I have a small (very small) half ml of Chypre de Coty that stands upright in a plugged tester vial that holds another tester vial that holds my trace amount of Chypre de Coty that I would love to own more of. Unfortunately, it is a rare scent and it goes for quite a pretty penny. It is also very, very beautiful.
In Bottle: This isn’t just a chypre. And certainly not the diluted, heavily modified modern chypres of today. Chypre de Coty is the chypre. It’s a genre definer and it smells the part. Green, lush, and somehow personal. This reminds me of a multitude of fragrances that were built around this one concept. Chypre de Coty is at once familiar, generic, classic, and unique.
Applied: This smells like perfume history. Like Mitsouko, with a rich, dry, beautiful soul. I own a new formulation of Mitsouko and it wasn’t until now that I realized how sharp she was, how she’s missing a certain gentleness and refine elegance that Chypre de Coty possesses and, I assume and will soon find out, vintage Mitsouko must have as well. Now I can be frustrated with the rest of the perfumistas! Yay! I mean–why, world? Why? Chypre de Coty goes on bitter and dry and green with a hint of barely there citrus and slowly changes and gets more and more personal on the skin as it introduces dense, clean florals and a fantastic powdered mossy base. It’s a classic chypre all right. I wasn’t kidding when I said this smells like history. And it makes me sad because this is from a fragrance era that no longer exists. And nothing made these days is going to come close due to reformulations and ingredient restrictions. I’m sad to be wearing some of this because it reminds me that none of this exists anymore and nothing like this will exist again.
Extra: Chypre de Coty died sometime in the 1980s. It’s a faint reminder of a time when fragrances like these were statements and masterpieces. These days Chypre de Coty–if someone were to even catch a whiff of it–is “old lady perfume”, a term I really wish people would stop using for things they don’t understand. I hear someone call something an “old lady’s perfume” and I think of people going into a minimalist art exhibition and complaining about how a bunch of lines on a white canvas could be considered art when their child could do better with their eyes closed.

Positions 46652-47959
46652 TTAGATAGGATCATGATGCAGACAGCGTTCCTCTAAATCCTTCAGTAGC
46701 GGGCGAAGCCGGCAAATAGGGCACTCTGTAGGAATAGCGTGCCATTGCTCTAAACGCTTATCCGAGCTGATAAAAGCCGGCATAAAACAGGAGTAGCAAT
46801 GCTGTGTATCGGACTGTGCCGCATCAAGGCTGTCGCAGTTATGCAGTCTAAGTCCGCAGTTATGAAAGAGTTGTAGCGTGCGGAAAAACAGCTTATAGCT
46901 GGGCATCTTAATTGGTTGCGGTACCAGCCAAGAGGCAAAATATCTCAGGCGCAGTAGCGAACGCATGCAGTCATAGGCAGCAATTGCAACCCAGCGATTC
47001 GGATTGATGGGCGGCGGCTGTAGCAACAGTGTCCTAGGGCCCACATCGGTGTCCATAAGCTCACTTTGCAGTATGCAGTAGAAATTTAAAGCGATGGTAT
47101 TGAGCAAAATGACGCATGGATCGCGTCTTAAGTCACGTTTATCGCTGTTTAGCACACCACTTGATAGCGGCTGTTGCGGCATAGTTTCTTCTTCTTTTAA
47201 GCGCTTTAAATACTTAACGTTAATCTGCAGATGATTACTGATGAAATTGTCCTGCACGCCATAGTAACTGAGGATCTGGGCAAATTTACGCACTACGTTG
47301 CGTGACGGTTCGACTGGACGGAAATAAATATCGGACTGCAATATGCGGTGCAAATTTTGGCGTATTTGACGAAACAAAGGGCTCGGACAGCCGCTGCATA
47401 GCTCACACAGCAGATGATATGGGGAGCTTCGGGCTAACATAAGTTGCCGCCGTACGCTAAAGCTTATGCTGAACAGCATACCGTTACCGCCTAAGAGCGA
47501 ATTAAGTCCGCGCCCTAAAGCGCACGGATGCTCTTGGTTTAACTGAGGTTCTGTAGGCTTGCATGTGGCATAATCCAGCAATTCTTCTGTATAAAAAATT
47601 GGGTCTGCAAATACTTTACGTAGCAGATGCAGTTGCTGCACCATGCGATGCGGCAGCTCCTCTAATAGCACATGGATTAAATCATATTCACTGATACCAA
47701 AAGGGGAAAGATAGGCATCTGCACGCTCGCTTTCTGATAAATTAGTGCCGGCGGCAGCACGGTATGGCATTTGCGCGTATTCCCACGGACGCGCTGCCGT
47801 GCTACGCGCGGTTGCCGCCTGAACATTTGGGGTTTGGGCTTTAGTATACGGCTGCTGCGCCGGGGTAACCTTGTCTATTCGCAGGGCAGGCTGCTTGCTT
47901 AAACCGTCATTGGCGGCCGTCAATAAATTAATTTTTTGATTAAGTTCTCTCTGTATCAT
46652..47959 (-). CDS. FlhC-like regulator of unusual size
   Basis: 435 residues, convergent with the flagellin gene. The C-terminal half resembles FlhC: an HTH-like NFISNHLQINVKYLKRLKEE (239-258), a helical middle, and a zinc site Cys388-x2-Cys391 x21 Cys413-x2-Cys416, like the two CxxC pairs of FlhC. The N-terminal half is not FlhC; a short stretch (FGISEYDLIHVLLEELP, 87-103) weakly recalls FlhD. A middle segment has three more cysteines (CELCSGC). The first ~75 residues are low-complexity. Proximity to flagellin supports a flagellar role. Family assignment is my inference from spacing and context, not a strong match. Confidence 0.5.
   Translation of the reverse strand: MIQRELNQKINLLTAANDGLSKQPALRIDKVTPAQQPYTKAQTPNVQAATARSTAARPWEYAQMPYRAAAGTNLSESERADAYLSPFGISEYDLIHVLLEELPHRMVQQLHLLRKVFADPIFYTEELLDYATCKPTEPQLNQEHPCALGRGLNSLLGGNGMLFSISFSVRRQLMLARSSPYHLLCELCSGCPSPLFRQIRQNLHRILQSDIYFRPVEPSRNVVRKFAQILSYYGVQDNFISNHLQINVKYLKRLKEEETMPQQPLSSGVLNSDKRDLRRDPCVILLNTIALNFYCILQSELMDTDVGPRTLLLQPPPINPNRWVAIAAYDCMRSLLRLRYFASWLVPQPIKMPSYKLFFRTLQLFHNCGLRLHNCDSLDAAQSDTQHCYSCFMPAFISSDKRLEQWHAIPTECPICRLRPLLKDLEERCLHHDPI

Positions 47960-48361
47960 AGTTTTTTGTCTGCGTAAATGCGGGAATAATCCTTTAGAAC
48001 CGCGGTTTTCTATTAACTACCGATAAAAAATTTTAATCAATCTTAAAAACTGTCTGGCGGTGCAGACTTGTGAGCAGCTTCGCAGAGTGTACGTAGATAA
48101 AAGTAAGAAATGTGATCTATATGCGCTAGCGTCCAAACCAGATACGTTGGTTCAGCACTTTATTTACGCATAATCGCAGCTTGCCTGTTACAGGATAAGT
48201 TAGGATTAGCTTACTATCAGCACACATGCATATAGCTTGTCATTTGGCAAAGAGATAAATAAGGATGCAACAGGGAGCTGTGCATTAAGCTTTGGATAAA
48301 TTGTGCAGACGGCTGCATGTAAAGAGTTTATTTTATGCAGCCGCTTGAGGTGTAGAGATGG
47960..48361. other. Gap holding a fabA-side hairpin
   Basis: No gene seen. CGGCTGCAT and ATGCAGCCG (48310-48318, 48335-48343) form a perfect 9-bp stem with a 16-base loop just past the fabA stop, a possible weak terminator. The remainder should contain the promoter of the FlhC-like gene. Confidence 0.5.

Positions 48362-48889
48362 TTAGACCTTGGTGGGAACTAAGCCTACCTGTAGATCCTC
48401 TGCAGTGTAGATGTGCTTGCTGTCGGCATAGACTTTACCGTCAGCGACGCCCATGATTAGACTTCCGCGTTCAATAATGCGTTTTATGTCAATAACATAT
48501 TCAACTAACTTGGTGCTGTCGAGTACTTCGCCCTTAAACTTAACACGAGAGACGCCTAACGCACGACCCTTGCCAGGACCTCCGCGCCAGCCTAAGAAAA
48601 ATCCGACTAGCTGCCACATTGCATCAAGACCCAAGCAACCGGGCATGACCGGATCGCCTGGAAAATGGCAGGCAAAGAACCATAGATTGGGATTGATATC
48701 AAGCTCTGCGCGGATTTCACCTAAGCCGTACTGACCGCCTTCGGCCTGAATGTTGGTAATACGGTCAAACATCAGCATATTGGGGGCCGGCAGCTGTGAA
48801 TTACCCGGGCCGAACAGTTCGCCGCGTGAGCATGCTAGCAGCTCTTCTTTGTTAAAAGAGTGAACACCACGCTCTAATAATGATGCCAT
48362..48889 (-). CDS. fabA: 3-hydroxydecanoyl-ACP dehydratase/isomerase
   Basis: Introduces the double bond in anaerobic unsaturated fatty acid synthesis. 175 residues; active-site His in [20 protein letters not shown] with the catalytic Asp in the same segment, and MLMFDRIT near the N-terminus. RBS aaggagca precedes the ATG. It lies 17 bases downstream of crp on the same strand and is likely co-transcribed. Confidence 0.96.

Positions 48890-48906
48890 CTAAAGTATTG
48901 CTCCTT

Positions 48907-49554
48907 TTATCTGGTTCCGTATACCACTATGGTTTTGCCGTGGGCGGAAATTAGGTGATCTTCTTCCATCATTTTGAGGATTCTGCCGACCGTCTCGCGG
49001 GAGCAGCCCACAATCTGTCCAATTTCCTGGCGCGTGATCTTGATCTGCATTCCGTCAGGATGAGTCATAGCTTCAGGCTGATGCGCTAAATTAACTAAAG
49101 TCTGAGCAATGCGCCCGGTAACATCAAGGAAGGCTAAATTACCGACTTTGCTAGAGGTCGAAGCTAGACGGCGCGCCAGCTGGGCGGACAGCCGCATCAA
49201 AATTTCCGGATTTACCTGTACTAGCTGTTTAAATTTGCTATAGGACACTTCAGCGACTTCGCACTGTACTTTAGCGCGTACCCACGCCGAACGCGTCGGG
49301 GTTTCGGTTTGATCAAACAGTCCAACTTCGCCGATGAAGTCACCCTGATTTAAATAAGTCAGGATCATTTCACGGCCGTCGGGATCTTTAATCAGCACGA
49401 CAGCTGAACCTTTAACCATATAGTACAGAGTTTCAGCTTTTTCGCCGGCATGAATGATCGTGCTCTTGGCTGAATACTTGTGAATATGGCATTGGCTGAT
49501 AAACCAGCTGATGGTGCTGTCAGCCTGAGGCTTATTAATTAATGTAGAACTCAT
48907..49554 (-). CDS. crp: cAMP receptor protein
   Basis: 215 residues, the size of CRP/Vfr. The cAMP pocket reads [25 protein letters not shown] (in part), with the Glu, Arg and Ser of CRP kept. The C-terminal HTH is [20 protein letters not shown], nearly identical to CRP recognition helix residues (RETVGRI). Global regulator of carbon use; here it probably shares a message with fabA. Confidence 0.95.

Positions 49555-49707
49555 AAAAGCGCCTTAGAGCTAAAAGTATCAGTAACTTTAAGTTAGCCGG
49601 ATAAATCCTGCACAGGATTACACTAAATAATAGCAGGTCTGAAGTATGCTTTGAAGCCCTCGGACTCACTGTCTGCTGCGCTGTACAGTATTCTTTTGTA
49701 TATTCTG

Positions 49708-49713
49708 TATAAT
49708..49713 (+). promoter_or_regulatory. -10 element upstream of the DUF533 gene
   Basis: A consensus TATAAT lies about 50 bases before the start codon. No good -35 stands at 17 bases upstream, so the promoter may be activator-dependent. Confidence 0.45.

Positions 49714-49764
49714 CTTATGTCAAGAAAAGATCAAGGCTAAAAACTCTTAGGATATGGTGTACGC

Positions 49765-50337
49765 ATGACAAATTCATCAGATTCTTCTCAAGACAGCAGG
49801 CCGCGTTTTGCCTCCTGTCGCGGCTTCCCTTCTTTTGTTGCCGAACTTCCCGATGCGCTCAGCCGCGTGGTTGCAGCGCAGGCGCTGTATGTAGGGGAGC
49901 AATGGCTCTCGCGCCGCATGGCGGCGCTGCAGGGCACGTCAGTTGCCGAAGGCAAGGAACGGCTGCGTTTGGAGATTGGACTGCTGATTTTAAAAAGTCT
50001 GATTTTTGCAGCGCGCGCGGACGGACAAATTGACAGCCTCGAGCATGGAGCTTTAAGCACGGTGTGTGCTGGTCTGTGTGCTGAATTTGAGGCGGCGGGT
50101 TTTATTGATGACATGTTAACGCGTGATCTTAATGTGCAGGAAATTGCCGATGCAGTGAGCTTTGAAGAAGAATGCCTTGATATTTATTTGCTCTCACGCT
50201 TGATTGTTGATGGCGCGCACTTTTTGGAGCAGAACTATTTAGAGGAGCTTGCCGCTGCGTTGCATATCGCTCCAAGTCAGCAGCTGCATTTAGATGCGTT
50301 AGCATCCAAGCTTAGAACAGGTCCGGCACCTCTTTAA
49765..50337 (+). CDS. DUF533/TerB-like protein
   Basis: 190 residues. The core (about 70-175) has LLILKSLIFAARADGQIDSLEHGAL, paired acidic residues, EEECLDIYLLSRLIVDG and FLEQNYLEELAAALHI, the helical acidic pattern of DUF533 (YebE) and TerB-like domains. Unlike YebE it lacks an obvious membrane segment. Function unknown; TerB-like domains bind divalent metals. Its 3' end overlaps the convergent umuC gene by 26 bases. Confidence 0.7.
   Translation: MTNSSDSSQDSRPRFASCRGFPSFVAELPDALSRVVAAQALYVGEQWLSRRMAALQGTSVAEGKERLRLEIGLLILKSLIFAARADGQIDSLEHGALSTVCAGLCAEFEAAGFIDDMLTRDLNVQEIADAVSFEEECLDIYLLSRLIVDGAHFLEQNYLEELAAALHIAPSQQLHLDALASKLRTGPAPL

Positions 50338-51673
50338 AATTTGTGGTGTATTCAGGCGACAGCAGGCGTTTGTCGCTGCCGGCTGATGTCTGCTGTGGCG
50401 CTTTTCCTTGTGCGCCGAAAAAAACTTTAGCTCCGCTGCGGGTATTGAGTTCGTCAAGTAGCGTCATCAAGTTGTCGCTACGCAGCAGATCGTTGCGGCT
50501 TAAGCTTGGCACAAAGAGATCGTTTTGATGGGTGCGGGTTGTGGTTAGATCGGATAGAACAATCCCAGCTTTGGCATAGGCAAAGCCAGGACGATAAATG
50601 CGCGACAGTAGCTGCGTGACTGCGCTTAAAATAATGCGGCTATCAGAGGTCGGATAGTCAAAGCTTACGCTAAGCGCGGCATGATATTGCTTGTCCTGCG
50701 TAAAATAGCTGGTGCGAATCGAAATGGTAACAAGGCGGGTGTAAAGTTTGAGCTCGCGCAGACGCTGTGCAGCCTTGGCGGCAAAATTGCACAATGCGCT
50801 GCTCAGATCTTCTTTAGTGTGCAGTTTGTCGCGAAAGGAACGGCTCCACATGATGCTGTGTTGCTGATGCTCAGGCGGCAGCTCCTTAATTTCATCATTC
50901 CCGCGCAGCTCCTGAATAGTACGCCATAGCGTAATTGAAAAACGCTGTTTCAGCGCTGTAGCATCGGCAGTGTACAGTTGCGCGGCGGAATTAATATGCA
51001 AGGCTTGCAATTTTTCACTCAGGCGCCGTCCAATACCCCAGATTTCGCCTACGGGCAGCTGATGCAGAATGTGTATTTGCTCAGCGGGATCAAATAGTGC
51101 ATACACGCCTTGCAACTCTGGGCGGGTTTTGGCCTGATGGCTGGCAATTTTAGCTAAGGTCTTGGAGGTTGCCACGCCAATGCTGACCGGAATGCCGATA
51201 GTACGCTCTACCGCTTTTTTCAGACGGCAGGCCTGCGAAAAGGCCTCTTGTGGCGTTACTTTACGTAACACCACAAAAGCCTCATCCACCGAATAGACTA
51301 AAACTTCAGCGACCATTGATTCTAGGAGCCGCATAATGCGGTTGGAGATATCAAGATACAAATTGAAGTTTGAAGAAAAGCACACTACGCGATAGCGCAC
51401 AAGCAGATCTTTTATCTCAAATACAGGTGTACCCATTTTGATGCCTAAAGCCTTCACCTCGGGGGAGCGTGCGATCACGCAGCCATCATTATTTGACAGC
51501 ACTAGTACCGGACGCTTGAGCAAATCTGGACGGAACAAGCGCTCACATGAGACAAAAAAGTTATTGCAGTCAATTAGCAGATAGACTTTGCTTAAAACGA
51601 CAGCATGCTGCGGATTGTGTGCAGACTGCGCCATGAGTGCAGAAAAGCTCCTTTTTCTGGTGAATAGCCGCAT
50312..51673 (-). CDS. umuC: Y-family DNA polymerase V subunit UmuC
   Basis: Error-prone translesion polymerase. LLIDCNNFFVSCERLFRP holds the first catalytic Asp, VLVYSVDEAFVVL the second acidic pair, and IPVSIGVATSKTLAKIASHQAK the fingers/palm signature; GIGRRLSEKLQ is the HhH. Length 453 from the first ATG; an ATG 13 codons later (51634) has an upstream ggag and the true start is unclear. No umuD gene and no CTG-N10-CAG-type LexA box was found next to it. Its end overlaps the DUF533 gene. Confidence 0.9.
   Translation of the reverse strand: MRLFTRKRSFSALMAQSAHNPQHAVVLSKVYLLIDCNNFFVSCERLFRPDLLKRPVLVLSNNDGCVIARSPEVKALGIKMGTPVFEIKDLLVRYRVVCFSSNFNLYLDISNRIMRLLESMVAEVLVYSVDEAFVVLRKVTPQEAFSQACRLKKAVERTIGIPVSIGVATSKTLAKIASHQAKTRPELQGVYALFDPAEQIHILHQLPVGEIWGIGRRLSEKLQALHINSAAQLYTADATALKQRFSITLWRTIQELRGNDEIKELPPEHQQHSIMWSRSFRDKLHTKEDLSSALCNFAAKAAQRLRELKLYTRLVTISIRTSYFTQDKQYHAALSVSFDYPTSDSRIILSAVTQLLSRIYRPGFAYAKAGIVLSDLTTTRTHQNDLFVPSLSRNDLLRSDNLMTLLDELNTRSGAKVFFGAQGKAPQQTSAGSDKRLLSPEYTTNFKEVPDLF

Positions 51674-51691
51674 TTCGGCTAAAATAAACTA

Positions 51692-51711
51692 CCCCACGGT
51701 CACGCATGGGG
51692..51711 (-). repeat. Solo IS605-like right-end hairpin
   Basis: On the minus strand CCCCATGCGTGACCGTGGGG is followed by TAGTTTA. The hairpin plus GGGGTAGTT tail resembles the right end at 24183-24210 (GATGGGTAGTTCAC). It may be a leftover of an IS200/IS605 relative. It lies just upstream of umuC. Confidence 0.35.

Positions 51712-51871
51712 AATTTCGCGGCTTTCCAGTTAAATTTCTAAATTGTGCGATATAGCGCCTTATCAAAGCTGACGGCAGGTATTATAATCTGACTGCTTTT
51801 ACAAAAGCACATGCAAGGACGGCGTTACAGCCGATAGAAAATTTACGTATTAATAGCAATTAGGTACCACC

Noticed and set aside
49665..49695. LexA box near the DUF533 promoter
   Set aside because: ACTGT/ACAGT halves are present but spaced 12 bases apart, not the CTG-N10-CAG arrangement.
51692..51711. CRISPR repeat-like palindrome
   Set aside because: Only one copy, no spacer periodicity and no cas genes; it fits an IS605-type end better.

Design: The bottle I’m familiar with is a simple, oval-cylinder glass container with a couple of embellishments on the glass body and a glass stopper. I wish I could say I’ve held a bottle of this vintage stuff but nope. The bottle looks beautiful though. The image pictured in this post is a vintage ad for Chypre de Coty and is not the bottle I describe here.
Fragrance Family: Chypre
Notes: Bergamot, jasmine, rose, patchouli, labdanum, oakmoss.
I’ll happily trade most of Coty’s present day offerings if only they could bring this back in the same formulation as the 1917 juice. There is truly nothing made these days that smells like this.
Reviewed in This Post: Chypre de Coty, circa 1940, Eau de Toilette.
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I would actually trade a number of the products of several niche fragrance houses, myself, for a proper bottle of in-working-order classic Coty Chypre. (While we’re at it, mix me up a fresh 1921-formula bottle of Emeraude, wouldja please, Coty?) In exchange, I offer the Entire Freakin’ Tom Ford Private Blend line, as well as (nobody bite my butt here, I beg) L’Artisan’s line. Yes, even Seville a l’Aube and Havana Vanille, which as good as they are, are no Coty Chypre or old-style Emeraude. And all the Jo Malones, you can have them too.
I want to compose a very long letter to Coty, begging them to stop producing celebuscents for a little while and go back to making classics like Chypre and Emeraude. I don’t have anywhere near as much niche to trade, but they can have my lifelong adoration.
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